Savings and Loan Associations—Their First Year under the Revenue Act of 1962
by ROBERT R. WOODSON Senior Accountant, Atlanta Office
Presented before the Society of Savings and Loan Controllers,
Atlanta-Decatur Chapter, Atlanta—November 1963
SINCE enactment of the Revenue Act of 1962, income taxes have become
one of the most discussed topics in the savings and loan industry. Although subject to income taxes since 1962, very few associations
had ever paid taxes because of the formula that was allowed by the statutes for computing the addition to the Reserve for Bad Debts. The addition under the old formula was measured by the difference between 12 per cent of the savings accounts at the end of the year and the surplus, reserves, and undivided profits at the beginning
of the year. Therefore, with the tremendous growth experienced by the savings and loan industry during the past few years, very few Associations have had to pay income taxes. The Revenue Act of 1962 has brought about a new era for Savings and Loan Associations—an era in which the "tax effect" of transactions becomes an important factor in managerial decisions.
With the first year of operations under the Revenue Act of 1962 nearing an end, I should like to review briefly some things that will concern you between now and the time your 1963 Federal income tax return is filed.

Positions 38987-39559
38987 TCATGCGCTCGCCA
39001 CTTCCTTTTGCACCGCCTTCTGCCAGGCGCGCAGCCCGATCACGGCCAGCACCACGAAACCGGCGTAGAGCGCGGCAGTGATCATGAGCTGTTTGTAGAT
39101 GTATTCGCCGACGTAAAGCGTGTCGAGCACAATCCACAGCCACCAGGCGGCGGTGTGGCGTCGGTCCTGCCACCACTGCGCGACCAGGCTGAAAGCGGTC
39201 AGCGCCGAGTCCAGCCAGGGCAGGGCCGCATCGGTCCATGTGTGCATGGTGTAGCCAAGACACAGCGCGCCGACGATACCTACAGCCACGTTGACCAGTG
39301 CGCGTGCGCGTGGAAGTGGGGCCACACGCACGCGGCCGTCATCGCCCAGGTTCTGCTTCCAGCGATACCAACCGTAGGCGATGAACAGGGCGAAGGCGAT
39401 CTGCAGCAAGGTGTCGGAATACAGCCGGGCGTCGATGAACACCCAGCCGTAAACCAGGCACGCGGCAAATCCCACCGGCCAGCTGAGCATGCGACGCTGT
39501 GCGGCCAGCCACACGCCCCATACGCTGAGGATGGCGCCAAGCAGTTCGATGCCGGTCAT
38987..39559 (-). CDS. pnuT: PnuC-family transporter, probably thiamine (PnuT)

COMPUTATION OF TAXABLE INCOME
A problem that practically all Associations will encounter before the books are closed for the year and financial statements are published
will be the computation of the estimated tax liability. The computation will entail certain adjustments common to most associations
that must be made in order to arrive at the taxable income figure. The two illustrations on pages 350 and 351 will show what some of these adjustments are and how they will ultimately be shown in the tax return.
The starting point in determining taxable income is, of course, to arrive at the income shown by the books. The first adjustment shown in Illustration 1 is to eliminate the deduction for insurance premiums on the lives of officers and employees where the Association is the beneficiary of the policy. This adjustment is required of all